AWRI Information Services Center

Green Infrastructure - Encourage Regional Watershed Management and Planning

Recommendation Overview

Protect Critical Biodiversity Areas

Support Development of Trails and Greenway Network

Encourage Regional Watershed and Management Planning

Protect Our Dunes and Shoreline

Promote Integration of Green Infrastructure in Urban Settings

Promote Regional Farmland Preservation

Local Implementation

Data Sharing


Watershed management is becoming an increasingly important dimension of conservation and land use planning. Water quality and quantity are two important ecosystem services provided by green infrastructure, as it protects natural hydrologic cycles. One of the most obvious areas to target for protection are riparian lands, those that are in contact with rivers, streams, and lakes.

Water Facts:

  • 97.5% of the earth's water is in the ocean.
  • Of the 2.5% that is fresh water, 74% is stored in icecaps and glaciers and 25.6% is stored as groundwater.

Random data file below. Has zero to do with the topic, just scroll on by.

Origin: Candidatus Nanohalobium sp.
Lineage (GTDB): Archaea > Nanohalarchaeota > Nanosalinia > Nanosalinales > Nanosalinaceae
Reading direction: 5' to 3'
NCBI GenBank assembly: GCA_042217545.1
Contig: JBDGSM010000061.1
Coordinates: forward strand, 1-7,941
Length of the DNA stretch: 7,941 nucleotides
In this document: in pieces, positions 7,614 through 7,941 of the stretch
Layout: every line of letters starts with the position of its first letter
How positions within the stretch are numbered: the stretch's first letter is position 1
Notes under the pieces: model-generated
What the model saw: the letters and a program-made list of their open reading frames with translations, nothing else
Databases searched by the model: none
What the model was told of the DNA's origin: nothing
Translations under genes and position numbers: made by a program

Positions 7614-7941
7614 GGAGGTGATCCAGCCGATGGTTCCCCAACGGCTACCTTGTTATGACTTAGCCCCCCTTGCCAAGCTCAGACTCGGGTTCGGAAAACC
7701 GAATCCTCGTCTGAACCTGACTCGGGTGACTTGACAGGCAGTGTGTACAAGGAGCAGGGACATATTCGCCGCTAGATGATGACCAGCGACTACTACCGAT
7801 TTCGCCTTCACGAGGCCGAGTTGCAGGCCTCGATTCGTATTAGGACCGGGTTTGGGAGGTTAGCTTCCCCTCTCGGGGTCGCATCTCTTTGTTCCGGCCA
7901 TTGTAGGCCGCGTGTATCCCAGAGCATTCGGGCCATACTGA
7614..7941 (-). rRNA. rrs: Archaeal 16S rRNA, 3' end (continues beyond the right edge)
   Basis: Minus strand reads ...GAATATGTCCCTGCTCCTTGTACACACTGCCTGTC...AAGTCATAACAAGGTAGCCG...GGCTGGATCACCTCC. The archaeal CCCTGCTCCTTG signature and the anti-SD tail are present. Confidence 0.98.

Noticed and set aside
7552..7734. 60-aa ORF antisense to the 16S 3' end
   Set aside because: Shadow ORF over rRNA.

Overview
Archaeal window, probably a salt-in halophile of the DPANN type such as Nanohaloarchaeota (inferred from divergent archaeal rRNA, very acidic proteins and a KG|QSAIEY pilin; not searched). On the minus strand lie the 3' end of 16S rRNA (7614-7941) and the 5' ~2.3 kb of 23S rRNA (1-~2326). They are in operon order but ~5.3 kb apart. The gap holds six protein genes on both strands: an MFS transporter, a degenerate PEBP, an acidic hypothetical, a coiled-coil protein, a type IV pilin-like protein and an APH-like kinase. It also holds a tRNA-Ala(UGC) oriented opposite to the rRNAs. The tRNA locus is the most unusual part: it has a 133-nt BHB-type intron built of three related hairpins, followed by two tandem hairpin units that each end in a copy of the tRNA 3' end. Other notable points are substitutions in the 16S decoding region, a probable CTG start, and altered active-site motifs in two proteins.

• Lakes, rivers, and soil moisture account for only 0.01% of the world's water.
  • Water quality and scarcity is becoming one of the leading global environmental issues.
  • Over the last century, world population has tripled, but water use has multiplied six-fold.
  • The United States has the highest per capita use of water in the world.
  • 25% of the fresh surface water on earth is in the Great Lakes.
  • In the Great Lakes, only 28% of water is used for public water supplies; 29% is used for irrigation and 24% for industrial purposes
  • In developing countries, over 80% of water is used for agriculture.
  • Globally, approximately 1.4 billion people currently live without clean drinking water.

The Hydrologic Cycle

hydrologic cycle

How Land Use Affects Hydrology

How Land Use Effects Hydrology

Watersheds are an Important Organizing Principle when Considering Green Infrastructure in an Area

West Michigan Watersheds
 

Recommendations:

  • Promote coordinated multi-jurisdictional land use and infrastructure planning on a watershed basis.
  • Support regional best practice in watershed management.
  • Encourage the integration of local, state and federal watershed initiatives.
  • Encourage the integration of development standards and practices that preserve natural hydrological flows.
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Page last modified April 11, 2013